By Jordan Williams, W&M Libraries
More than three dozen women and men donning bonnets and top hats visited Swem Library last week in search of new insights into their favorite author, Jane Austen.
William & Mary Libraries had the privilege of welcoming attendees of the Jane Austen Society of North America (JASNA) annual conference to campus on October 4. JASNA members visited Swem Library to hear a talk by fan studies scholar Sarah Glosson and explore the library’s Regency-era items in its special collections.
The collection that attracted over 40 “Janeites” (the affectionate term for Austen fans) to Swem Library was the papers of George Holbert Tucker, who wrote and co-wrote numerous books on Jane Austen and was a founding member of
JASNA. The materials gave attendees an opportunity to take a deep dive into the world of Jane Austen.
JASNA member Angela Burke said she was impressed by the extensive details in Tucker’s research.
“I was really surprised to read about the scandals and trials Jane would have been familiar with around that time,” she said. “I also enjoyed learning more about her personality and how much care Tucker put into finding all that. The way he placed things together was like a reminiscing of somebody.”
The event was coordinated by Glosson, who serves as director of W&M’s Arts & Sciences Graduate Center, and Jay Gaidmore, director of Swem’s special collections. Glosson was the first scholar to take advantage of the Tucker Collection.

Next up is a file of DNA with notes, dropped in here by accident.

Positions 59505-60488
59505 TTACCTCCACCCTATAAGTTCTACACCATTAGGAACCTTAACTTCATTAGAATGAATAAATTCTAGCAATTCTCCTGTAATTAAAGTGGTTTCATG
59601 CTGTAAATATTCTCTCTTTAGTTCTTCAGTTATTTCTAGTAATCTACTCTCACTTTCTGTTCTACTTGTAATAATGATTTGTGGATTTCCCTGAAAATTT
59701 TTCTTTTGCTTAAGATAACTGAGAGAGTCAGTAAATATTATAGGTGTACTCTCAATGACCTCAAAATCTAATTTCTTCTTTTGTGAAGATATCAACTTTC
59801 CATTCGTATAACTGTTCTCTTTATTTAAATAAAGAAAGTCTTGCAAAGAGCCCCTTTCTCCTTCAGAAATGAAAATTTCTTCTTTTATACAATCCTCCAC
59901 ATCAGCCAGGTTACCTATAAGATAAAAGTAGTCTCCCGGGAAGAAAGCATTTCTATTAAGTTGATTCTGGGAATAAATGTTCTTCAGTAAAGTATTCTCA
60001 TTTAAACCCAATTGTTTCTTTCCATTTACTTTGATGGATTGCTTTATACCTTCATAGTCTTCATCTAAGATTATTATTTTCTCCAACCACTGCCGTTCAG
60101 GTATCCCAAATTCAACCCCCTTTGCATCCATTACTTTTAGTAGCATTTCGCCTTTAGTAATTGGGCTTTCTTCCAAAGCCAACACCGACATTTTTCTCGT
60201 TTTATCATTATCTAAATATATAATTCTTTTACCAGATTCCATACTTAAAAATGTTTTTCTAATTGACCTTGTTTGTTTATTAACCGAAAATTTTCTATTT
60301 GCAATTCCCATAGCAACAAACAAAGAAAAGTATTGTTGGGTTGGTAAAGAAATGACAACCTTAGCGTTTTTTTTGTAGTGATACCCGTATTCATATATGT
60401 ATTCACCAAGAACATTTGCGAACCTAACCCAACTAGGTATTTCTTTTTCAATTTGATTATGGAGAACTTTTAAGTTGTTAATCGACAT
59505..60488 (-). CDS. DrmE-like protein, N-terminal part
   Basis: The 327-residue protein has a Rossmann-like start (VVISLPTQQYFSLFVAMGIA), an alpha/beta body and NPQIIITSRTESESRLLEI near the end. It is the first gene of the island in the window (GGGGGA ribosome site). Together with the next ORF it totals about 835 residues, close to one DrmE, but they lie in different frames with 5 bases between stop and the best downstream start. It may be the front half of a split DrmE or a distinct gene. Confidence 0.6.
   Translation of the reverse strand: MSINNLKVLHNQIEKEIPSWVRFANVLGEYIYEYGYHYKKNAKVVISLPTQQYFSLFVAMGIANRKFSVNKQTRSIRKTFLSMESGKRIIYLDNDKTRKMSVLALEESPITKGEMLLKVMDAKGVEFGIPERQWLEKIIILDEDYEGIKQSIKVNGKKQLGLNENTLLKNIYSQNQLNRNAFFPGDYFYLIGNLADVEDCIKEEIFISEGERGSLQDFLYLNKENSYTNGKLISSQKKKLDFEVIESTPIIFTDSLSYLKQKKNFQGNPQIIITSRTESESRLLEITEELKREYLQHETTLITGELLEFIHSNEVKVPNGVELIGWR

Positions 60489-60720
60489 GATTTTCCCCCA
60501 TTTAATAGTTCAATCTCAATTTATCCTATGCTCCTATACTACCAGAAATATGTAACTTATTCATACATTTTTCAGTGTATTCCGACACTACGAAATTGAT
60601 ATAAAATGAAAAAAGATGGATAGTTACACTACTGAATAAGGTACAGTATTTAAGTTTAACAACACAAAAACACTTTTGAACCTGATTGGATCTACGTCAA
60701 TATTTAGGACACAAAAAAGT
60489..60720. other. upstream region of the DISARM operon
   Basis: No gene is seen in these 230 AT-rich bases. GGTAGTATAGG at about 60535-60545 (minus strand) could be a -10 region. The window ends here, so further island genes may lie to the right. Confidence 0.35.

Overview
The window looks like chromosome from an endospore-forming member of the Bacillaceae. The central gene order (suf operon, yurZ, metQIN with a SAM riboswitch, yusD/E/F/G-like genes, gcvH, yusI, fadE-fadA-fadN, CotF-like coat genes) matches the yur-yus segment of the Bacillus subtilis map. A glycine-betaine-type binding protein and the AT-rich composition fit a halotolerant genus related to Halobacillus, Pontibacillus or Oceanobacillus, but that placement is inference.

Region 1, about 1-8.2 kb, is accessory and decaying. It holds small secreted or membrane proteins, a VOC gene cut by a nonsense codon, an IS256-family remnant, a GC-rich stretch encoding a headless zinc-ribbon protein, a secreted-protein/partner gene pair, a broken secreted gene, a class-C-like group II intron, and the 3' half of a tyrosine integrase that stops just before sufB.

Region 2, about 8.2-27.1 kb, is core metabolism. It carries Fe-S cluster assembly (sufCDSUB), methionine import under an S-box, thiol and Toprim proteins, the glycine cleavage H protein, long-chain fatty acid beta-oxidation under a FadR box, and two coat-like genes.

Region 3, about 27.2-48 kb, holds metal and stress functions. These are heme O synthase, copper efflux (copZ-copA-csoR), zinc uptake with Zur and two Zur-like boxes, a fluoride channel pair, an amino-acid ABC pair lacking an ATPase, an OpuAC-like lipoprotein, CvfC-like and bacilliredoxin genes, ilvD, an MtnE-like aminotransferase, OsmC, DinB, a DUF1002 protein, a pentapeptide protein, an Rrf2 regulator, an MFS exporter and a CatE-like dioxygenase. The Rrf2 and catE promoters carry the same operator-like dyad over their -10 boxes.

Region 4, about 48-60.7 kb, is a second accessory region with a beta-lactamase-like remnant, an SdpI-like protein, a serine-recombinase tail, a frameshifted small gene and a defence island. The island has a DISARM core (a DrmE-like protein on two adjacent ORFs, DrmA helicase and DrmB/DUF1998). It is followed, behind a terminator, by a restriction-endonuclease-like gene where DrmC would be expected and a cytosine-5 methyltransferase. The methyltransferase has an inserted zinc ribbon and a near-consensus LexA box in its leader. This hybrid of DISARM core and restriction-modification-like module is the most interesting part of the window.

“I accidently discovered this resource in Special Collections when I was doing my research,” Glosson said. “I’d been traveling to different archives, and through a serendipitous google search I saw a Swem URL come up. Here was this whole collection of Jane Austen research materials created by a life-long fan of Austen and founding member of JASNA, and it was right here!”
Glosson wrote her Ph.D dissertation on the cultural history of Jane Austen fandom. The research led to her forthcoming book, Performing Jane: A Cutlural History of Jane Austen Fandom, to be published in February 2020.
“Tucker was a journalist and a Jane Austen fan,” she said. “When he retired from journalism, he started doing genealogical research on Jane Austen, and he published two books about her family history and her personal life. He collected all his research into notebooks that he curated and donated to Swem. The notebooks are a fascinating testament to Tucker’s love for Austen and her novels.”
The primary reason for JASNA gathering in Williamsburg was for an annual conference. However, the organization decided to take advantage of the historical area with a pre-conference tour of W&M. Of course, the tour would have been incomplete without seeing the library’s special collection treasures.
Glosson said she is appreciative of the intention W&M Libraries puts into diversifying its collections.
“The Special Collections Research Center has the kinds of things you would typically associate with an archive,” she said. “They have papers of so-called learned men, but they’ve also worked hard to curate other types of materials, like travel journals and diaries of young girls. There are lots of different voices in the archive. I think Special Collections’ willingness to have a broad view of what should go into the archive is really important.”